“Christianity is being subtly ‘silenced’ within the public sector in the UK because of a civil service culture which treats speaking about faith as ‘not the done thing’,” writes John Bingham in the Telegraph. ” Interviewing William Nye (a former senior civil servant and Private Secretary to the Prince of Wales and now Secretary General of the Archbishops’ Council and Secretary General of the General Synod of the Church of England), we read of the “secularising spirit” that “permeates the machinery of government”, which results in the “squeezing out of Christianity” from national life.
Further, we read that the Christian faith is now seen as “odd and unusual” within the public sector: “Christians working there now rarely ‘reveal’ their beliefs except to close friends for fear of being viewed as biased..” Mr Nye adds: “It is now a joy for me to be in a place where, although having spent 20 years not talking about my faith… one can talk more openly about it.”
Mr Nye should be careful, for within the Church one can only talk more openly about the ‘theology of nice’: God forbid that you might hold an orthodox Christian moral view on (say) matters of gender, sexuality or the killing of babies in the womb. No, these things are divisive and nasty. But, yes, generally, the Church is a place where one can talk more openly about a certain view of Jesus, and it’s easier than doing it with Sir Humphrey.
But then we get:
“People who aren’t in the public sector don’t realise quite how that secularising spirit has led to the silencing of Christians.”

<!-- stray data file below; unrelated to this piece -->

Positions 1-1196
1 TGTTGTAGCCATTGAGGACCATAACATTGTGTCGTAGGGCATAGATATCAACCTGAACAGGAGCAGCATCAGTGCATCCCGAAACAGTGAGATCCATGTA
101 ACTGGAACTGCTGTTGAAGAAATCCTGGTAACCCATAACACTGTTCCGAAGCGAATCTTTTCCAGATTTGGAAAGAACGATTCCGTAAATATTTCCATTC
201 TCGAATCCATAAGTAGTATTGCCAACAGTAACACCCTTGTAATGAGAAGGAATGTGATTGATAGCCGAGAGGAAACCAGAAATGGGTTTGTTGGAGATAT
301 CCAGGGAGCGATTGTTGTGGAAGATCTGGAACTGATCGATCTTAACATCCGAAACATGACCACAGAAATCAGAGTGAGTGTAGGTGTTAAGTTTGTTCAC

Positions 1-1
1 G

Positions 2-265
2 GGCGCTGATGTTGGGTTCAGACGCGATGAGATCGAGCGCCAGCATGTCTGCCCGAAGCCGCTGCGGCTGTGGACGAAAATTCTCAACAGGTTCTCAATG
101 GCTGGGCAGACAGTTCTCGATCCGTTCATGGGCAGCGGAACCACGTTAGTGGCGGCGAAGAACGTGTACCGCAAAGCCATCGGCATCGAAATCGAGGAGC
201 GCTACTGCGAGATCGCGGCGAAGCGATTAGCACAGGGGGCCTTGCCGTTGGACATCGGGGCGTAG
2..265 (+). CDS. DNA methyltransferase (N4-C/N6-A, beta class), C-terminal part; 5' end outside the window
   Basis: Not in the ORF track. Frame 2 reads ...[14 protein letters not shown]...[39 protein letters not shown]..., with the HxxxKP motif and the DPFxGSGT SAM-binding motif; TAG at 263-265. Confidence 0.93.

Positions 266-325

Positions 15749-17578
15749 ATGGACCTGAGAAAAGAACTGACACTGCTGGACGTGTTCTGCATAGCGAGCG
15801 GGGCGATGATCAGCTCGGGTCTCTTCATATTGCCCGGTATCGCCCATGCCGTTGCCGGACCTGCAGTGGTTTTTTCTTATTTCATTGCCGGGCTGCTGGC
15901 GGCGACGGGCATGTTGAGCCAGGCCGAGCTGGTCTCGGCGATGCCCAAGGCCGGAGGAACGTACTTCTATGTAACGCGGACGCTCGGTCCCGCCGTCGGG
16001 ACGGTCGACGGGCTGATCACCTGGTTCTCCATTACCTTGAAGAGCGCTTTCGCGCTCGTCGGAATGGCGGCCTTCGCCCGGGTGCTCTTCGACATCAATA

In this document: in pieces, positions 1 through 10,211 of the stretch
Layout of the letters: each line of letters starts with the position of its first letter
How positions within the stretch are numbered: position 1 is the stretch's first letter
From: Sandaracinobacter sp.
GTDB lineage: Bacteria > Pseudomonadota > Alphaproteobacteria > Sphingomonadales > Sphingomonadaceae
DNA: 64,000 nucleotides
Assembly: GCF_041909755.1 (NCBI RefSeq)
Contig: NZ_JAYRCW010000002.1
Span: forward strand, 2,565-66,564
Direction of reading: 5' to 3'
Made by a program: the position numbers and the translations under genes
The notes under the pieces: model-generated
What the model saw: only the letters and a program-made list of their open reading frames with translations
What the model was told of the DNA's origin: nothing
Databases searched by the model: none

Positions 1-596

“[It is] not universal – obviously there are chaplains in hospitals, there are chaplains in prisons – and I don’t think it is minsters doing it deliberately.”
He added in many cases it is likely that ministers probably had “no idea” that it was going on and that but that few officials would even let it be known that they were Christians.
There are quite a few Christians not in the public sector who are more than aware of how the “secularising spirit” is coercing Christians to self-censor and keep mum about their beliefs. Even chaplains in hospitals and prisons are becoming increasingly subject to the state’s spiritual-moral orthodoxy of ‘respect’ and ‘toleration’, on pain of disciplinary action, investigatory harassment or enforced resignation. It isn’t that ministers have “no idea” that this is going on: it is simply that the vast majority are religiously illiterate and a good many understand perfectly and are complicit in the secularising agenda.
It was observed in 2011 that David Cameron is “surrounded by secularists“: Joseph Devine, Roman Catholic Bishop of Motherwell, said the Prime Minister “has surrounded himself with religiously illiterate, secularist advisers”. As a consequence, “the coalition is carrying on from the previous Labour Government, forcing people to act against their conscience or face punishment from the state”, and so “religious liberty is suffering”.
William Nye is simply corroborating what many have long known. It is what Pope Benedict XVI referred to as “aggressive secularism“: as Joseph Devine says, the country has “passed into the grip of secularist militants”. This has been possible because the Prime Minister and many of the Cabinet are religious illiterate – to the extent of apprehending Christianity through no other prism but that of ‘equality justice’.